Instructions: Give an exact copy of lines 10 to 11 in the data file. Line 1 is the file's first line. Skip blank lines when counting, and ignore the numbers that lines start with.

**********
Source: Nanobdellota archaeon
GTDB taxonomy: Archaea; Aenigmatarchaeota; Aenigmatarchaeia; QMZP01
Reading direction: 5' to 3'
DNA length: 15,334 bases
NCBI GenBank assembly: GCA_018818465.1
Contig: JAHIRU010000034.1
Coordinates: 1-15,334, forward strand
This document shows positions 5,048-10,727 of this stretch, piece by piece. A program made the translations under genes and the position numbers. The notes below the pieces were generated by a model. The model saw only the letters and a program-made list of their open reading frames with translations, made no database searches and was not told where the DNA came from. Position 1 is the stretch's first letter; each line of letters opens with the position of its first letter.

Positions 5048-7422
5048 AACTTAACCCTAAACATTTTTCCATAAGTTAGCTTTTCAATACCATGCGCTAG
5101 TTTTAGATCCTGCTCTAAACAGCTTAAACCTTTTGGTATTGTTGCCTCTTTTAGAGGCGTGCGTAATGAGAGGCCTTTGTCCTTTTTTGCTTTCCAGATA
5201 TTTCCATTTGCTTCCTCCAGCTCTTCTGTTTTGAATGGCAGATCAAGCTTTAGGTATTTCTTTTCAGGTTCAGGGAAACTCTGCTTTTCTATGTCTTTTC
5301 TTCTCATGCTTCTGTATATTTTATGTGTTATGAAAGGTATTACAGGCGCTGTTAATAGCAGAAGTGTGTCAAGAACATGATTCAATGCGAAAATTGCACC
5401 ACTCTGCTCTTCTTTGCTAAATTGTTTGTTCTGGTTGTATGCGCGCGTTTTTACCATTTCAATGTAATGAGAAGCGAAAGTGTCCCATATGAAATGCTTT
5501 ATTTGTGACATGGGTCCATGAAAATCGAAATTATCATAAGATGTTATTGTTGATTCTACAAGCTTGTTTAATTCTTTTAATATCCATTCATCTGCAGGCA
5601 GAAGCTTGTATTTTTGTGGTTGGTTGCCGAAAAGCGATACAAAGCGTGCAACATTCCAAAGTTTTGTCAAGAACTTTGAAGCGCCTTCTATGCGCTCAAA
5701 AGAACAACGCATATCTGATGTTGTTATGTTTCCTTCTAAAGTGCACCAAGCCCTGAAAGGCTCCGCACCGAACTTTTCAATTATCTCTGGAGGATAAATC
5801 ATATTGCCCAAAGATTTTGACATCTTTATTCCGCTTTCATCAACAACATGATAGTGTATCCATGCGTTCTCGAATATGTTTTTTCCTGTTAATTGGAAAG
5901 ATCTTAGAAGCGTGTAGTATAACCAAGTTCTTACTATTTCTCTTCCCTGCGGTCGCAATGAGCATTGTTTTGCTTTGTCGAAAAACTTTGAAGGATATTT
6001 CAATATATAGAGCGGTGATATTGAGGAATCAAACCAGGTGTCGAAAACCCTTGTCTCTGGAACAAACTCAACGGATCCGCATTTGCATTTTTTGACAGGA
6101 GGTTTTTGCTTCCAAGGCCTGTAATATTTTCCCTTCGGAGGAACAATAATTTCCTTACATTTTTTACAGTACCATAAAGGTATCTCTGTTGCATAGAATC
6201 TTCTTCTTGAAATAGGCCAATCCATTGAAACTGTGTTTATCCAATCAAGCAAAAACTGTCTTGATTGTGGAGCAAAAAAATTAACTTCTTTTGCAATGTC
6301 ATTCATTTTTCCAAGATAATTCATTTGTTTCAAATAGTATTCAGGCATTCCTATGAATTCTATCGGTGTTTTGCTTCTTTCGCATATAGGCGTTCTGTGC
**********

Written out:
5048 AACTTAACCCTAAACATTTTTCCATAAGTTAGCTTTTCAATACCATGCGCTAG
5101 TTTTAGATCCTGCTCTAAACAGCTTAAACCTTTTGGTATTGTTGCCTCTTTTAGAGGCGTGCGTAATGAGAGGCCTTTGTCCTTTTTTGCTTTCCAGATA